North Carolina pastor J.D. Greear was reelected by acclamation to a second term as president of the Southern Baptist Convention during the June 11-12 SBC annual meeting in Birmingham, Ala.
Greear, pastor of The Summit Church in the Raleigh-Durham, N.C., area, was nominated by K. Marshall Williams, pastor of Nazarene Baptist Church in Philadelphia. No other candidates were nominated as president.
In his first year as SBC president, Greear focused on the “Who’s Your One?” evangelism initiative, which calls on believers to pray for and focus their evangelistic efforts on one individual over the course of a year in hope that person may come to know Christ. He also announced a Sexual Abuse Advisory Study, which will present its report to annual meeting attendees on Wednesday, June 12. Greear also has championed gender and ethnic diversity in his presidential appointments of SBC leaders.
During the 17 years Greear has pastored The Summit Church, worship attendance has increased from 60 in 2002 to nearly 10,000, according to statistics available through the SBC’s Annual Church Profile. Baptisms have increased from 19 in 2002 to 616 in 2018 at the church’s nine campuses.
The Summit Church has given close to $1 million over the past two years through the Cooperative Program (CP), Southern Baptists’ unified program of funding state- and national-level ministries, according to the Baptist State Convention of North Carolina. The church has been the top CP-contributing church in terms of dollars given each year from 2016-18.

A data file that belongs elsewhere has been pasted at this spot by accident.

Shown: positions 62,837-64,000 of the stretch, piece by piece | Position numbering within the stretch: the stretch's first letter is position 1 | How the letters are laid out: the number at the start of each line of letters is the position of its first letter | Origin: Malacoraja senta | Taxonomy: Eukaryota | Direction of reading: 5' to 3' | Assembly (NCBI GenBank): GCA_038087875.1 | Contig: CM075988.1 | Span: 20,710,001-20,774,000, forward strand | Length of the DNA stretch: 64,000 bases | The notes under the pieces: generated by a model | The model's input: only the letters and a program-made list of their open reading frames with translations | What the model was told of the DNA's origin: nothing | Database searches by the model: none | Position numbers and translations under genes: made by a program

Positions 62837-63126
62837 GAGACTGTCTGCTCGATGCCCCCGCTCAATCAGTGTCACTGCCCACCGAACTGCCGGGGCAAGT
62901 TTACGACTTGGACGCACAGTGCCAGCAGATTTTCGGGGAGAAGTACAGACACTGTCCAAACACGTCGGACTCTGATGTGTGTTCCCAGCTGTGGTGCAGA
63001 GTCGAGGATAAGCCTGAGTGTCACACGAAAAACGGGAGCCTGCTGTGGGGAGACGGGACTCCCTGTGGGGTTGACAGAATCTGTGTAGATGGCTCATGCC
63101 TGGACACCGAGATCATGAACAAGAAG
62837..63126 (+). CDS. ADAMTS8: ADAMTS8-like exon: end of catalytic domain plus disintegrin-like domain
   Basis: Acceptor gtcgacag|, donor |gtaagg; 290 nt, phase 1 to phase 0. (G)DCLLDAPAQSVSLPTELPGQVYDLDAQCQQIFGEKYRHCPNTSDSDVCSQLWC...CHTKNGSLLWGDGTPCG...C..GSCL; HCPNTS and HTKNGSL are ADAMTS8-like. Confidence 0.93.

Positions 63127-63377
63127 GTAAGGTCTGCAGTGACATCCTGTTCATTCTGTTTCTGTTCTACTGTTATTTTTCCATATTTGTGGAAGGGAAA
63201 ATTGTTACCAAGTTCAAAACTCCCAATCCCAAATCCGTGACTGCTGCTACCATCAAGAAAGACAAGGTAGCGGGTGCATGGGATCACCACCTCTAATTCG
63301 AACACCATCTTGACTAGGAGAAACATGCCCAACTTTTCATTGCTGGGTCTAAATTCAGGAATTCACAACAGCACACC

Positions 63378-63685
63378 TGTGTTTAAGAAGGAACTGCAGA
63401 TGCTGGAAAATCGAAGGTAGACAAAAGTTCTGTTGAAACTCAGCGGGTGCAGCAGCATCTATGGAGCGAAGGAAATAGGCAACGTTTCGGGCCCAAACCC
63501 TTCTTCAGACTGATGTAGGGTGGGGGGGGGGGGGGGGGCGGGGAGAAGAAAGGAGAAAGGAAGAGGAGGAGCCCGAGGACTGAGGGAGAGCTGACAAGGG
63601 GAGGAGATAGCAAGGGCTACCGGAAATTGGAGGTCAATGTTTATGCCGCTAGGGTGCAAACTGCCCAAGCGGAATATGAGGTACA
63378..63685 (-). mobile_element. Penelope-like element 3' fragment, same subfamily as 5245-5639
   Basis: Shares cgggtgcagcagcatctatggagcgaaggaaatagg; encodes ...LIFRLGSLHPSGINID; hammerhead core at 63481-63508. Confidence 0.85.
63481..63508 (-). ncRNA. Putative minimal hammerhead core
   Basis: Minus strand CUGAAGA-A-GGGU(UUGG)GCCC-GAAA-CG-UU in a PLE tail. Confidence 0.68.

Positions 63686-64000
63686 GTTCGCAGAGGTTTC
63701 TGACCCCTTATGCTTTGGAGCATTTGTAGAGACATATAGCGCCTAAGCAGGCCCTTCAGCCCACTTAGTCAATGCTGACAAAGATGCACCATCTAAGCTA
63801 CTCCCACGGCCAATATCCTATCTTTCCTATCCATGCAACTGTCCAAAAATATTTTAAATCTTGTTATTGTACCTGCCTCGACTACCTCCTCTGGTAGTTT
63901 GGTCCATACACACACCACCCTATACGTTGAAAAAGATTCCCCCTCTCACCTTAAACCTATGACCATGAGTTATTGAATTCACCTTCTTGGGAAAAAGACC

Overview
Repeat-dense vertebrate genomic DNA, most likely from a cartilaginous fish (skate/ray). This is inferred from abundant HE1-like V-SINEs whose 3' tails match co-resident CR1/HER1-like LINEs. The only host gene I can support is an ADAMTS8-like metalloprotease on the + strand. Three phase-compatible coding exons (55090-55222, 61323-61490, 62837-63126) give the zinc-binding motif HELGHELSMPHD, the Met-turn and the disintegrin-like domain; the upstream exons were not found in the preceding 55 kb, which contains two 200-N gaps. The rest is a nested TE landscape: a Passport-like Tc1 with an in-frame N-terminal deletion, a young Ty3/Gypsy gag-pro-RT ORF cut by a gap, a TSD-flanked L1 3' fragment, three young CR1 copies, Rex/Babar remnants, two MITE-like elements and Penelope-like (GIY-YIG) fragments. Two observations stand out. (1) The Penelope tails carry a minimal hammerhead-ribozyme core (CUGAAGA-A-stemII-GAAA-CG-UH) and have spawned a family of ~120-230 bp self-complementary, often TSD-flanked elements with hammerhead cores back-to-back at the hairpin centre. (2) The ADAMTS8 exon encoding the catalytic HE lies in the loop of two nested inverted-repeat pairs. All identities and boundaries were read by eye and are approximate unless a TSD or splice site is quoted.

Summit’s Great Commission Giving, which comprises CP gifts as well as direct gifts to SBC entities, associational giving and giving to state convention ministries, totaled nearly $4 million (close to 20 percent of undesignated receipts) in 2018.
The Summit Church has planted 292 churches to date, including 244 outside the U.S., with a goal of planting 1,000 churches in 50 years. Close to 200 Summit members are serving as International Mission Board missionaries.
Prior to the SBC annual meeting, in written comments to Baptist Press, Greear said, “I believe our best days of cooperative mission are ahead of us if we refocus to keep the Gospel above all our preferences, styles, theological leanings and cultural differences.”
— Margaret Colson is a writer in Atlanta.